Peintures nomades; Philtres d’amour
“When he is painting in his studio, Daniel Chompré lives among textiles from several disparate cultures from the five continents. Constantly contemplating the different fabrics, he touches and caresses them, dreams and thinks about them. He sees them as witnesses of faraway cultures; he observes their forms, their colours and the ingeniousness of their images. In his artistic research he becomes part of other ethnic cultures. Their civilisations fascinate and enthuse him; the myths of five continents, the gestures of artists and artisans stimulate his research.”1
Peintures nomades. “Daniel Chompré dyes floating canvasses that shimmer, that emit iridescent hues, showing ever-changing, glimmering, hazy reflections, satiny or rough. He coats his canvasses, he rubs and polishes them, he extends them. With the colours impregnating the canvas, penetrating it, seeping through it, soaking it and making it fertile, Chompré uses the canvas, as it were, and enriches it – with marks, rhythms, traces, furrows, signatures, hints…
Scratches, bands, streaks, threads, hatchings, lines, stripes, zigzags, crosses, squares, checked patterns, lozenges, triangles, wakes and grooves assert themselves on these surfaces.
The lines are vertical, or horizontal, diagonal, symmetrical or asymmetrical, sometimes straight, sometimes curved. The surface is marked by writing, by punctuations, by scansions.
When his canvasses have been dyed and marked, Chompré folds them, again and again, then stacks them like sheets to store them, stock them, preserve them. In the studio the paintings are sedentary. Then, at carefully chosen points in time, he allows his paintings to leave the studio, to go somewhere, to be exhibited in various spaces, to present themselves to the public. They travel. They become nomads, wandering mobile vagabonds, as expressions of roaming, travelling and displacement, of crossings, comings and goings, and a passion for the nomadic…” 1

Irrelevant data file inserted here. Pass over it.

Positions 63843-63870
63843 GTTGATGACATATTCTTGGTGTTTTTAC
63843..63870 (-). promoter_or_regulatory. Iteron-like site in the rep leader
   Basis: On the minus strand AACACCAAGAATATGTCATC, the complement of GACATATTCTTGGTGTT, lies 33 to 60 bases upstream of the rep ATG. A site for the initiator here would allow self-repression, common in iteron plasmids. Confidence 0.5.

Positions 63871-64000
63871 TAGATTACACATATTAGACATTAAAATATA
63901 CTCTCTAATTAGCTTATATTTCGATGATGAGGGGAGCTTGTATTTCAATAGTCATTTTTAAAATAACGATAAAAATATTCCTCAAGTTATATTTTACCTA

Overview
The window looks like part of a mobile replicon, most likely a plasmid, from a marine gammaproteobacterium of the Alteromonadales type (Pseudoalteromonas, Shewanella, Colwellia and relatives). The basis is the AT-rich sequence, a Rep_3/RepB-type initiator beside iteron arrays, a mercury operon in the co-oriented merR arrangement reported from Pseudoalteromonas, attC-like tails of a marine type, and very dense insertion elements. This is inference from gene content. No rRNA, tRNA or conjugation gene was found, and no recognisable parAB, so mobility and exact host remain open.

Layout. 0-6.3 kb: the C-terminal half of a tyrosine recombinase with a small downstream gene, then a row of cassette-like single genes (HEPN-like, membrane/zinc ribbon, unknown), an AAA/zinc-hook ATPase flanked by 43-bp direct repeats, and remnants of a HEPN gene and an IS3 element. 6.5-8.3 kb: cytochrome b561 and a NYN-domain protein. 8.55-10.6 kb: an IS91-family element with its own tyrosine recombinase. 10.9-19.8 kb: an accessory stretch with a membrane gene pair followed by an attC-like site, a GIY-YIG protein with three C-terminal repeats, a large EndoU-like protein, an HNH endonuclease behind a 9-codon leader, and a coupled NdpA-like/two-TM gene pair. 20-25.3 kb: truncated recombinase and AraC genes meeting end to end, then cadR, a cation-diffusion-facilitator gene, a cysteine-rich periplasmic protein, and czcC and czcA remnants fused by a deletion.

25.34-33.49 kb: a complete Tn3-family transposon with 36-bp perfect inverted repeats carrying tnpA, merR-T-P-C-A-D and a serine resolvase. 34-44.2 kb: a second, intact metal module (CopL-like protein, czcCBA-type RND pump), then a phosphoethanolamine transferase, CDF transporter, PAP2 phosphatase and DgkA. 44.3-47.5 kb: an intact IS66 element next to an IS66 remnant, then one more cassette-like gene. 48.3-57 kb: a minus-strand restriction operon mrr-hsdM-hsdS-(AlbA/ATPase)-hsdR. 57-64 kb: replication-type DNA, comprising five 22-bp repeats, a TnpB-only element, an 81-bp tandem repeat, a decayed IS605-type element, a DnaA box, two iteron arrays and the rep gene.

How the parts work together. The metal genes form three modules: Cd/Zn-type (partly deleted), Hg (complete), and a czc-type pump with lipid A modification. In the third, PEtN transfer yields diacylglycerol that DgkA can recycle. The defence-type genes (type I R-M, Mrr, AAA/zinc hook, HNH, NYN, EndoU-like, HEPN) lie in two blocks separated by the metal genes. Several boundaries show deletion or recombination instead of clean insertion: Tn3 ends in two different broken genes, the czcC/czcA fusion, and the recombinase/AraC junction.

Philtres d’amour. Here, the support consists of a perfume filter. Made in France for centuries, the filter is a thick paper, folded by hand, and then unfolded onto a wooden support (diameter 100 cm).
As on Chompré’ s canvasses, colours (oil pastels, chalk and ink) impregnate, penetrate and seep through the paper to bring out and deploy the shimmering, undulating and heady pictorial layers, just like the sun at dusk, the waterlily in the moonshine, the dance of the whirling dervishes, the wheel of plumes of the amorous peacock.
Daniel Chompré, born in France in 1943, lives and works between Paris and Neuilly in Sancerre. From 1966 to 1970 Chompré studied at the Ecole Nationale Supérieure des Beaux-Arts in Paris and at the Academy of Fine Art in Helsinki. His career began in France in 1973 when he was tasked with the creation of rugs and tapestries for the Mobilier National. In 1978, when living in Nancy, he produced posters, decorations and costumes for the city’s Ballet Théâtre and l’Opéra. Since 1982 he has created posters for the Théâtre du Châtelet de Paris, the Festival de Lille, the Opéra de Lausanne and the Théâtre des Champs-Elysées.
Alongside, Daniel Chompré continues his pictorial research while regularly exhibiting his work. Fascinated by historic buildings, he exhibits for example at the Palais Jacques Cœur de Bourges (1996), the Château de Montsoreau (1999), the Ancien Carmel de Tarbes (2001), the Abbaye de Jumièges (2002), the Musée de Soissons (2011), the Abbaye de Massay (2014)…
In 2011 the exhibition Le Papier à l’œuvre at the Musée du Louvre presented a “Philtre d’amour” by Daniel Chompré.
(1) Text by Gilbert Lascault, excerpt from Daniel Chompré, Lieux communs, Musée de Soissons 2011. Writer, art critic and professor at Université Panthéon-Sorbonne (Paris I), Lascaut is the author of several works on aesthetics: Le monstre dans l’art occidental, Ecrits timides sur le visible, Figurées, défigurées (Petit vocabulaire de la féminité représentée), Faire et défaire, Boucles et nœuds, etc. His artists monographs, including: Max Ernst, Robert Malaval, Francis Bacon, Gérard Titus-Carmel, Peter Stämpfli and Fernando Botero, constitute major reference works.